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Chi-Town Breakdown: The First Goal

Chi-Town Breakdown: The First Goal

David Banks - Getty Images

It's the 33rd minute. And things aren't going well for your Chicago Fire. The Montreal Impact are up 1 on a goal by Italian Marco Di Viao. The Men in Red have played a flat half an hour thus far, and a goal at this point seemed like a pipe dream. When Chris Rolfe cut through the middle and passed the ball to Jalil Anibaba, we all figured he'd waste the cross like he had before. But he passed to Logan Pause and confused us all. Has he lost confidence? Did he not want the responsibility of trying to create a goal scoring opportunity? It turns out that the exact opposite was the case, and his back pass started a chain reaction leading to the tying goal. Join me after the jump, where I show you (with badly telestrated images!) why, and how they scored.

Before we start, a bit of a key:

Yellow arrows are the other options that the ball could be played to

Red arrows are Fire player movement.

Blue arrows are Impact movements

The Black boxes indicate target area

The light blue in Figure 3 is an offside line.

Right, lets get to it.


When Jalil Anibaba gets the ball from Chris Rolfe on the wing, the defense was covered well in order to defend an incoming cross. The Montreal left back was running into position to block or alter the cross. The Fire players were in no position to make a strong run into the space, as you can tell by the body position. Also, a cross on the far post would be stopped by the goalkeeper; unless a Petr Cech Euro 2008 moment happened. So, he decided on a back pass to Logan Pause.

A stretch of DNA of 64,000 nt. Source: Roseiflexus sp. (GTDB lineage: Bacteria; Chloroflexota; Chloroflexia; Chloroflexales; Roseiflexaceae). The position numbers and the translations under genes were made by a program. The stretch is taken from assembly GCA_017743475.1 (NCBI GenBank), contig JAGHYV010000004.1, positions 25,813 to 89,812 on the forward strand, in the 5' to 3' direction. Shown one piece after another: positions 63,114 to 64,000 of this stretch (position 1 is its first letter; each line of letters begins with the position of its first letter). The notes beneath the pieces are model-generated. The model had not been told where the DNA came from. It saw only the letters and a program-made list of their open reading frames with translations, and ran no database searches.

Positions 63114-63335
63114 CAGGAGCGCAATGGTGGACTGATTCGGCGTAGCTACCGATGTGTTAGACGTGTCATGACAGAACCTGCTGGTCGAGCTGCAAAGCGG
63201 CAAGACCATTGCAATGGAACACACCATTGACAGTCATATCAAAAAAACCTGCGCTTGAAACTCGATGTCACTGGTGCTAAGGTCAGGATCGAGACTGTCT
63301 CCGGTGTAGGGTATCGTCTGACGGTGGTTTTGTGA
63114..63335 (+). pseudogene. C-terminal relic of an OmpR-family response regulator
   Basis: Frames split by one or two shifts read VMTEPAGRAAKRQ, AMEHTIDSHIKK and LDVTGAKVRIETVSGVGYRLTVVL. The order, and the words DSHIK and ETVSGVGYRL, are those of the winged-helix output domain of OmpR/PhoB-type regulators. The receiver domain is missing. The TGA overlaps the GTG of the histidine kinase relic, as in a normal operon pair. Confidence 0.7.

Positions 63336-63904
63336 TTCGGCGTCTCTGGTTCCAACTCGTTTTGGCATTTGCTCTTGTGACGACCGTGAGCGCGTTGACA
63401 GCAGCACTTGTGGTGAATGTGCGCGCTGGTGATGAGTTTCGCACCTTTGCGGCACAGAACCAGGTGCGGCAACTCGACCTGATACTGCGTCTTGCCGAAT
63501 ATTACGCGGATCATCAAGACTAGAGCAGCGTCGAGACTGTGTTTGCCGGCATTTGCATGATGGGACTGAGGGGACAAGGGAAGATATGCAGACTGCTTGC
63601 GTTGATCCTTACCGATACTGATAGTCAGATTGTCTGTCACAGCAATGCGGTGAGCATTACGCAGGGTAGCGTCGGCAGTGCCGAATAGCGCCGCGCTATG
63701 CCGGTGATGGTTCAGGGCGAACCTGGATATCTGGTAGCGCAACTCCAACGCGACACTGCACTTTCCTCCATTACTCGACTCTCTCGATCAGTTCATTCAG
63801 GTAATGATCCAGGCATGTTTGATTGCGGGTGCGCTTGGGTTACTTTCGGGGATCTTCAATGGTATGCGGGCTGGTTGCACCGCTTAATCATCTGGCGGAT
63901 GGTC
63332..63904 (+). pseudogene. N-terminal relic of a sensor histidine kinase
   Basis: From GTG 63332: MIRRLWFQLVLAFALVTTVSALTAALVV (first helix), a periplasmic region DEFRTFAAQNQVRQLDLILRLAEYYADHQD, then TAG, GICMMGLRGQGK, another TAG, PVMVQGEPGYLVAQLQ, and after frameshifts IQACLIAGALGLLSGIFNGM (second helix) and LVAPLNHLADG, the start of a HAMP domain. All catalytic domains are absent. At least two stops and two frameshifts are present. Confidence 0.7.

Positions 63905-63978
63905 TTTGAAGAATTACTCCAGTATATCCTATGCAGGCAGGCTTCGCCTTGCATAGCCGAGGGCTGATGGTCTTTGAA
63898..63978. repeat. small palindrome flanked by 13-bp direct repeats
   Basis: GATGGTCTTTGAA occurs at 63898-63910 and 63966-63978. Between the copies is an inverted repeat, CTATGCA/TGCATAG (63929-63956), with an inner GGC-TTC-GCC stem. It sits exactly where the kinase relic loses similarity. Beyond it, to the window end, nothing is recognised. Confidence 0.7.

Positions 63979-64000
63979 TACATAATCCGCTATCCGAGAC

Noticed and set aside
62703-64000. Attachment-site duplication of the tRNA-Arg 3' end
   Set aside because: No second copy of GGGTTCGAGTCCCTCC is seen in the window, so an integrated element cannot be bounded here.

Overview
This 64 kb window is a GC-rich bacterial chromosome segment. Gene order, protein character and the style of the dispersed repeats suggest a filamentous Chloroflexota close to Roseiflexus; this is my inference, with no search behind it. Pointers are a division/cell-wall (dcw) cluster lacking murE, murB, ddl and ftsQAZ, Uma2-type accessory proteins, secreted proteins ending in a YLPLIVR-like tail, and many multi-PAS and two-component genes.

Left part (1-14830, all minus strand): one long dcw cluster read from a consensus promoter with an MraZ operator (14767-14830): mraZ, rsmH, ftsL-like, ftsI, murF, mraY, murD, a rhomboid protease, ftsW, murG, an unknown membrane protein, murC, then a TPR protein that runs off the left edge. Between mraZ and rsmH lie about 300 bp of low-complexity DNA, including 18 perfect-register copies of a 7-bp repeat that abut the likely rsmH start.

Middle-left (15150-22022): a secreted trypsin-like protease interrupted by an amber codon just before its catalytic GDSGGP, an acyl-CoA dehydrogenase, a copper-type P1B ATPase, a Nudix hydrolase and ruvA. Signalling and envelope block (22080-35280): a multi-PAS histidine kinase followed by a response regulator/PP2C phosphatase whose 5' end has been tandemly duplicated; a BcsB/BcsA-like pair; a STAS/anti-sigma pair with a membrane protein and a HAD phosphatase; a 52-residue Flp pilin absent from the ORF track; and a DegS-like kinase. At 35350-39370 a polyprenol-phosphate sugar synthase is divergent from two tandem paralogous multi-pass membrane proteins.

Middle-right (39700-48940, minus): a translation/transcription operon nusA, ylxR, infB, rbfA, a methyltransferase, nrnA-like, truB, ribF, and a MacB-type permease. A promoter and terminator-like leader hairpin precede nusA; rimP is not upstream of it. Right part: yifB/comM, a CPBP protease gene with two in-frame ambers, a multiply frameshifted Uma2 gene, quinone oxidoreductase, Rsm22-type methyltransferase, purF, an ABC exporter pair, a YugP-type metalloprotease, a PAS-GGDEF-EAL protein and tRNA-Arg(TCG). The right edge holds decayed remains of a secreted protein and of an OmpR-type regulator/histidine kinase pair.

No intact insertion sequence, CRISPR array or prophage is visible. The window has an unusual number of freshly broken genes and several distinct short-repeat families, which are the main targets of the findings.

Here's what the pitch looked like immediately after the pass was played back. As the blue box shows, the defense tightened to block an incoming cross. Chris Rolfe may very well have been an option, but look at the Montreal defender at the top of the box, and how close he is to Rolfe. An errant pass would be pounced on and the Impact would have been on the counter. The pass to Logan also creates an interesting problem for the defense. As both defensive players on the left go to close out the ball and Chris Rolfe- the goal scoring threat, this leaves Jalil Anibaba open to receive the pass back.


As you see in figure 3, Pause had other options. He could have passed it on to his left, as there's no one around him. However, this would have created the same problems as the first pass to Jalil. The same could be said for the space to the corner. A chip over the top wouldn't work because Sherjill MacDonald is offside. So the pass goes back to Jalil.


The pass back to Jalil creates the window for the cross; as both Montreal players on the left of the defense close out. This is the smart defensive play, because they know Anibabba has dribiling skills and can get around the first defender. However, behind those two, Montreal's defensive positional superiority is deteriorating quickly. No one makes the move to cover the closeout defender. And that leaves MacDonald with the opportunity to cut into the space quickly and head the goal home, as demonstrated in figure 5.


This goal was scored because of the decision making of Jalil Anibabba and Logan Pause. And It's how they were able to salvage dignity going in to the half.

(The Goal starts at the 3:00 mark)